That’s the title of my book-in-progress, which is about undead ideas that should have been buried for good after the global financial crisis. But, in most cases, the evidence against these ideas was substantial even before the crisis. Still they wouldn’t die.
This was brought to mind the other day when I got a call from Radio New Zealand asking me to discuss a new report on how NZ could close the (very large) gap in wages and productivity with Australia. That’s an important question, but I realised it was unlikely to get much of an answer when I was told the committee that produced the report was headed by Don Brash, former head of the Reserve Bank of NZ in the 1990s who resigned and immediately went into politics, becoming leader of the then National Party Opposition. Other members included David Caygill, one of Roger Douglas’ offsiders in the 1980s Labour government that implemented ‘Rogernomics’ and Australian free-market economist Judith Sloan.
From this team, about the best suggestion would be that crack NZ scientists should invent a time machine which would go back in time to ensure that the parents of Brash, Caygill and, even more importantly, Roger Douglas were prevented from ever meeting.
Update: For a more carefully stated presentation of my views on NZ, a few years old now, but not requiring any updating, you can read this paper.
Before the committee members and their allies gained political power in NZ in the 1980s, there was no significant gap between Australia and New Zealand. The two economies had grown in parallel ever since the arrival of Europeans, and both faced very similar challenges. The gap the report were supposed to close was the product of the radical free-market policies implemented by Douglas, Caygill and others in the 1980s and the mismanagement of monetary policy by Brash in the 1990s. Australia took a more measured approach to micro reform and chose more sensible central bankers, producing much better outcomes.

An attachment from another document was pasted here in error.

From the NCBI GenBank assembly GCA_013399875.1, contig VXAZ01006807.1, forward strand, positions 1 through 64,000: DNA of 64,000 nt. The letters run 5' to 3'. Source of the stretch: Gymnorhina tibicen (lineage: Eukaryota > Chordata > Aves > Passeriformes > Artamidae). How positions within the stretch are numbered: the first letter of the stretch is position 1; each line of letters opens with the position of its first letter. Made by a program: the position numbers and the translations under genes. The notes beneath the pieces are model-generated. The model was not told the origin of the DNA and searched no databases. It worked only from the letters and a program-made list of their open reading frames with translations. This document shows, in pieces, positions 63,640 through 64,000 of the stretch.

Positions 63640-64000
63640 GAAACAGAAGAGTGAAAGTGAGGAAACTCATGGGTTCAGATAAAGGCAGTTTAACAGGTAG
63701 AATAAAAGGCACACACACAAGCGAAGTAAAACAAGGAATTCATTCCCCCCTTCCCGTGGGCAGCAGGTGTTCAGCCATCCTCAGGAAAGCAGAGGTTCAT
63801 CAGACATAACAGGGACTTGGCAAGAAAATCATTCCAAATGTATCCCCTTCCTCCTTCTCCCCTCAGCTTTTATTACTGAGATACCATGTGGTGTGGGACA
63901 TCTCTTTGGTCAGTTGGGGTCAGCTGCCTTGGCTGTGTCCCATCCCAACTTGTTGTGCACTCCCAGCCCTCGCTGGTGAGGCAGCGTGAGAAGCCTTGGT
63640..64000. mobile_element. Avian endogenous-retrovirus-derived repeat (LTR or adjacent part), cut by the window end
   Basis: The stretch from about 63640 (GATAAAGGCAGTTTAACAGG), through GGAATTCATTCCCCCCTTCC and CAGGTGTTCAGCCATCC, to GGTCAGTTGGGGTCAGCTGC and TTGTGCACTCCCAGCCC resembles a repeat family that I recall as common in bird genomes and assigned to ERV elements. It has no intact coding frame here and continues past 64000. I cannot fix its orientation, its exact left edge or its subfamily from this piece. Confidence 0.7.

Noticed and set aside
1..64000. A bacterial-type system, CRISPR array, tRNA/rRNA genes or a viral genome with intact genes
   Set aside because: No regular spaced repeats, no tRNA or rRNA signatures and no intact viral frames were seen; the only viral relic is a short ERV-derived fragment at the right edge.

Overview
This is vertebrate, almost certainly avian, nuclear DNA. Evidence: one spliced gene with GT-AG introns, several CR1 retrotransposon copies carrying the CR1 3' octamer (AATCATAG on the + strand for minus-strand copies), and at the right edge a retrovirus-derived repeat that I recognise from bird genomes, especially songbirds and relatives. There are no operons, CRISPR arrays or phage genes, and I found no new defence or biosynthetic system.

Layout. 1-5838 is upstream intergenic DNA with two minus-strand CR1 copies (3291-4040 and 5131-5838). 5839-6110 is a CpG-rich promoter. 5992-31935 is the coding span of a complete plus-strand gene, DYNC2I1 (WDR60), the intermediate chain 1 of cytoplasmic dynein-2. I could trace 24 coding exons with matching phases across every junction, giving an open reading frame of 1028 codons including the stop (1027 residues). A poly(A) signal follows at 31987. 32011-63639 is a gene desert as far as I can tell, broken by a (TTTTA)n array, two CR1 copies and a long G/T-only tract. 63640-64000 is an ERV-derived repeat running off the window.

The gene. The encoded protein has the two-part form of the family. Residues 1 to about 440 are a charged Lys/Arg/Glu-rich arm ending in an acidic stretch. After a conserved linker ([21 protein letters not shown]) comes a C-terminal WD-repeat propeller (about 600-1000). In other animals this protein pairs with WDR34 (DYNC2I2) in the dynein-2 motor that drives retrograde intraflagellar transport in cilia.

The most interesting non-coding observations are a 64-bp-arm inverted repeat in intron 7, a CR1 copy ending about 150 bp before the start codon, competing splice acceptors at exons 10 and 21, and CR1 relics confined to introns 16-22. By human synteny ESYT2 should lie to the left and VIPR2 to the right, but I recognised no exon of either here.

The absurdity of appointing such a committee is even greater now that the theoretical basis of their policies has been destroyed by the financial crisis. The centrepiece of the policy framework was comprehensive financial deregulation, along with policies like privatisation that depended on the assumption that private capital markets were the best possible guide to the allocation of scarce capital. All this depended on, and reflected, the effiicient markets hypothesis, a theory now abandoned by all but the most dogged and dogmatic of its proponents.
Unsurprisingly, the committee came up with no new ideas, suggesting massive cuts in public spending, more deregulation and so on. About their best idea was congestion pricing for road access to major cities, something Ken Livingstone beat them to some time ago.
Who would be silly enough to appoint such a committee. The National Party is happy enough to leave the Brash years behind, and Labour certainly has no interest in promoting Cargill. The answer, unsurprisingly, is the free market + statist law and order ACT party, which demanded this as part of its price for entering a coalition government. This political zombie is well matched by the zombie economics it has dished yp.